July 11, 2013 | Yiddish

Predicate Perplexity!

I cannot figure out several paragraphs in my grammar book.

I was just working on Basic Yiddish: A Grammar and Workbook when I came across some utterly mystifying paragraphs under the heading “The predicative.”

This Book Is a Pretty Color

This Book Is a Pretty Color

The first two read as follows:

“The predicate in grammar refers to (1) the verb and (2) the subject of the verb and anything modifying (giving more information about) the subject of the verb.

“Examples of predicates:

  • 1. The good woman is reading.
  • 2. She is a good woman.
  • 3. The woman is good.”

Huh? My best guess was that the two references to “subject” in this quotation were supposed to be “object,” and that in each example a piece of the sentence was supposed to be boldfaced or underscored but wasn’t.

However, this seemed like a rather big and unusual set of mistakes for this Routledge series, and grammar terms and concepts are often way messier and more variable than people realize, and I had just woken up from a nap, so I went and did some googling to try to figure out whether there was a mysterious alternative theory of predicatehood I had never heard of.

I mean, the way I learned predicates, everything after “woman” in #1, after “she” in #2, and after “woman” in #3 is the predicate. It is, nonetheless, a wide, wild world out there.

Googling did yield a competing theory, but not one that explained the above. For those interested, here is a brief explanation of two different predicate philosophies, from the Wikipedia entry entitled “Predicate (grammar)”:

There are two competing notions of the predicate in theories of grammar. Traditional grammar tends to view a predicate as one of two main parts of a sentence, the other part being the subject. The purpose of the predicate is to modify the subject. The other understanding of predicates is inspired from work in predicate calculus (predicate logic, first order logic) and is prominent in modern theories of syntax and grammar. On this approach, the predicate of a sentence corresponds mainly to the main verb and any auxiliaries that accompany the main verb, whereby the arguments of that predicate (e.g. the subject and object noun phrases) are outside of the predicate. The competition between these two concepts has generated confusion concerning the use of the term “predicate” in theories of grammar.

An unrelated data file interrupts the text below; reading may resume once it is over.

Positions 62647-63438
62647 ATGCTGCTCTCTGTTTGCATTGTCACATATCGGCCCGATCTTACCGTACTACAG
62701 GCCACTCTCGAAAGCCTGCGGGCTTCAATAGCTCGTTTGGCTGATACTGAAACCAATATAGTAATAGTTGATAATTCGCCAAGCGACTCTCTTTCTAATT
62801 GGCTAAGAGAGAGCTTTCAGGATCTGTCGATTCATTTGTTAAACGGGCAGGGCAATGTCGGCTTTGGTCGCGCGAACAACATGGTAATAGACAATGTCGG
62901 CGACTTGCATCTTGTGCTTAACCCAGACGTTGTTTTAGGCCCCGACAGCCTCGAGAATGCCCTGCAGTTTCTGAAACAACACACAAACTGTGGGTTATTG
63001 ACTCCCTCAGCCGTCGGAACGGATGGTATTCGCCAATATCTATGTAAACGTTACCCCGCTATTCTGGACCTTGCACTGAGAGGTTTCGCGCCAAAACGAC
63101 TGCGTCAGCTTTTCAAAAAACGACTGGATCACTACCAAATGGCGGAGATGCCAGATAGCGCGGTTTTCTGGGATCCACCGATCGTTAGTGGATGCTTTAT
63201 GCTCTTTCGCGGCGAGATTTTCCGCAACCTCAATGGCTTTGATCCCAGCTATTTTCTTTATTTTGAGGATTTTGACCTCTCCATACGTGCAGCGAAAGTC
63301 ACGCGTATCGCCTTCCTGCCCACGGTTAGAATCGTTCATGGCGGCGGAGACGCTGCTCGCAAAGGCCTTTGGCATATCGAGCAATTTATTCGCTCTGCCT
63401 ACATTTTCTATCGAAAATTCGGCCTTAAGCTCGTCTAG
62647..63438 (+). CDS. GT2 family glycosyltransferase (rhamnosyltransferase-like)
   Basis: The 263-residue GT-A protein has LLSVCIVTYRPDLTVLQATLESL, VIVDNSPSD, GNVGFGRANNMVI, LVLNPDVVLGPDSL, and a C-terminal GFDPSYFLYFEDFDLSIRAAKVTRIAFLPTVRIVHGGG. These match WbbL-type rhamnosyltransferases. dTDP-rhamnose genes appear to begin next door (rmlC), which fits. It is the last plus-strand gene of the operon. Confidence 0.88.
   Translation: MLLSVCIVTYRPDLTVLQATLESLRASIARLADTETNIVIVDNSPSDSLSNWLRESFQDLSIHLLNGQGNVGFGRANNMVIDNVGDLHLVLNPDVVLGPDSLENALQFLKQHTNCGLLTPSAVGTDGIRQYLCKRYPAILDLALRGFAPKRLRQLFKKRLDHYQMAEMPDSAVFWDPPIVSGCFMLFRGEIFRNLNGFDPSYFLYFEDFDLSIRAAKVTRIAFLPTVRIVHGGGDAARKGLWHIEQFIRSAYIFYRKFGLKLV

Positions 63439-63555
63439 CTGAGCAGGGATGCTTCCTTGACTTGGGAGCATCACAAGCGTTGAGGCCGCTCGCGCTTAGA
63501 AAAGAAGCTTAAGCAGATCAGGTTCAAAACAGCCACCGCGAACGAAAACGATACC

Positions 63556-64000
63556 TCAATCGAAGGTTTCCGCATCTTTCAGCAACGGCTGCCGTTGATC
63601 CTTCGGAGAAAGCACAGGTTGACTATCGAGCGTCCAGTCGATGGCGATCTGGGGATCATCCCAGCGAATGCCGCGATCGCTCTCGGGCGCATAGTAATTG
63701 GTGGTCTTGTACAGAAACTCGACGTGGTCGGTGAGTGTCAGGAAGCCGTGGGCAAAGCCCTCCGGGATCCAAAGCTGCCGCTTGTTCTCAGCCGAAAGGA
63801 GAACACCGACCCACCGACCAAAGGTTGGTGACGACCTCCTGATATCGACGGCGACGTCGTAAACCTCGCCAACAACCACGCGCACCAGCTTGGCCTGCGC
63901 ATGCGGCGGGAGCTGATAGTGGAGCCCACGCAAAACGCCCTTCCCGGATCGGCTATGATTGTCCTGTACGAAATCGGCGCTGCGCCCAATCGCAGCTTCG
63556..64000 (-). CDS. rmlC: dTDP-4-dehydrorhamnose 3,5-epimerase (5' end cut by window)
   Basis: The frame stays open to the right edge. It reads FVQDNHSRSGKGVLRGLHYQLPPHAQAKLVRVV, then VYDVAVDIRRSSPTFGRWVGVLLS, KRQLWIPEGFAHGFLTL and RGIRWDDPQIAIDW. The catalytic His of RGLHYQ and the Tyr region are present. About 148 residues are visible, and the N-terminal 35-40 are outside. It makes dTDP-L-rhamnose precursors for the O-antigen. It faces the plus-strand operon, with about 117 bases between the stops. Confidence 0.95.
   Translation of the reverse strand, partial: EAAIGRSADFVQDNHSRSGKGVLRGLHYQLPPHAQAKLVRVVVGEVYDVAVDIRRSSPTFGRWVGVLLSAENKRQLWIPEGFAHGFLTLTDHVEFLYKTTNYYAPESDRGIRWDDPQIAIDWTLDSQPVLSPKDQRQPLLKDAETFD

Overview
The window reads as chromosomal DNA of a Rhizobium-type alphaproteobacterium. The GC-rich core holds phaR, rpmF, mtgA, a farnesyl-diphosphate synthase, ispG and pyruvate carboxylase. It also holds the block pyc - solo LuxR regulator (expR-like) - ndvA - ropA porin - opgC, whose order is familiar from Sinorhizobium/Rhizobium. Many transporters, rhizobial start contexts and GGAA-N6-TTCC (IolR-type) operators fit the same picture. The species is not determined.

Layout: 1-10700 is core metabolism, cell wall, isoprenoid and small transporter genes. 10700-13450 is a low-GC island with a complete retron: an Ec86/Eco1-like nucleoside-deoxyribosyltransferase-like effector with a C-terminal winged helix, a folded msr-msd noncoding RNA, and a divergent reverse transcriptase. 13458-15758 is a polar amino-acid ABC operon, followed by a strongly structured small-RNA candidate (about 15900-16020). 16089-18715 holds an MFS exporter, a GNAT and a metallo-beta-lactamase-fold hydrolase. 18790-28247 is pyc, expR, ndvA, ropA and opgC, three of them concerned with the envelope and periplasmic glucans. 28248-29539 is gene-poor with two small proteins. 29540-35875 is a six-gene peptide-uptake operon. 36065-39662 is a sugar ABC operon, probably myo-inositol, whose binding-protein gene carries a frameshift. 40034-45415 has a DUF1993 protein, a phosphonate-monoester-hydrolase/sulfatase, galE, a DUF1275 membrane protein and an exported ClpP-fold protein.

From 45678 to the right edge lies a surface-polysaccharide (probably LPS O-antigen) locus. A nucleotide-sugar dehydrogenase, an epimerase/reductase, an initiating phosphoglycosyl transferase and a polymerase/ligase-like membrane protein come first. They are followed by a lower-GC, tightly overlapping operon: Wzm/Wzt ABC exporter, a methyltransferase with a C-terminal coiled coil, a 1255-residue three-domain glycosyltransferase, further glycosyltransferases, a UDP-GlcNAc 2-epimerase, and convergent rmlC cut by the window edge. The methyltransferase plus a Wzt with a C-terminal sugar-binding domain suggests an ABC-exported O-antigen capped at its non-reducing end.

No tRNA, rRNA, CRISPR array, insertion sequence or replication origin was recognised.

Interesting. Not relevant here, though.

One thing that made me think the above excerpt from Basic Yiddish wasn’t just an error was that there was more in the same vein! The next paragraph continued, “A predicative can be a noun or pronoun (“the good woman” in example 1 above, “she” and “a good woman” in example 2) or an adjective (“good” in example 3).”

Can anyone shed any linguistic light on this grammar perspective?

Comments (4)

Emilie • Posted on Fri, July 12, 2013 - 9:17 am EST

Hello Ellen, I love your blog!

I knew I heard of predicate in French, so I went searching for it there. It is well explained here, in French : on th,e site of the Office québécois de la langue française. I hope this helps.

Kat • Posted on Sat, July 13, 2013 - 11:42 am EST

The definition of predicate might be complex, but the answer to your question isn’t - it’s not an object because a direct or indirect object would be in a different case. (Or maybe that’s backwards.) (Compare English “it is *I*” with “he saw *me*”.) In my understanding for the purposes of language learning, the predicate is what comes after the verb to be, if that makes sense. This often means nominative case rather than accusative.

Ellen Jovin • Posted on Sat, July 13, 2013 - 12:05 pm EST

Merci beaucoup, Emilie! I am mystified by a couple of elements in that explanation, but it seems to line up roughly with the Wikipedia quotation above rather than with the explanation in the Yiddish book that perplexed me so. In any case, the predicates offered up as examples correspond perfectly to my notion of the predicate!

Ellen Jovin • Posted on Sat, July 13, 2013 - 12:17 pm EST

Thank you, Kat. Yes, you are absolutely right that you can have nominative after the verb, and I would consider that part of the predicate (along with the verb). So even converting “subject” to “object” in that predicate definition from the Yiddish book would be problematic. It just seemed to me that doing so would bring the definition closer to common notions of a predicate than what was laid out there. Even if the nominative is preserved after the verb, it wouldn’t be the subject. The subject is never part of the predicate, and that’s what I can’t understand about the definition.

In all of the examples below, I would consider “it” the subject and everything after “it” the predicate.

It struck the wall. (predicate = transitive verb + direct object)
It was I. (predicate = linking verb plus nominative pronoun)
It is big. (predicate = linking verb plus adjective)
It gave her comfort. (predicate = transitive verb plus indirect object pronoun plus direct object)

Post a Comment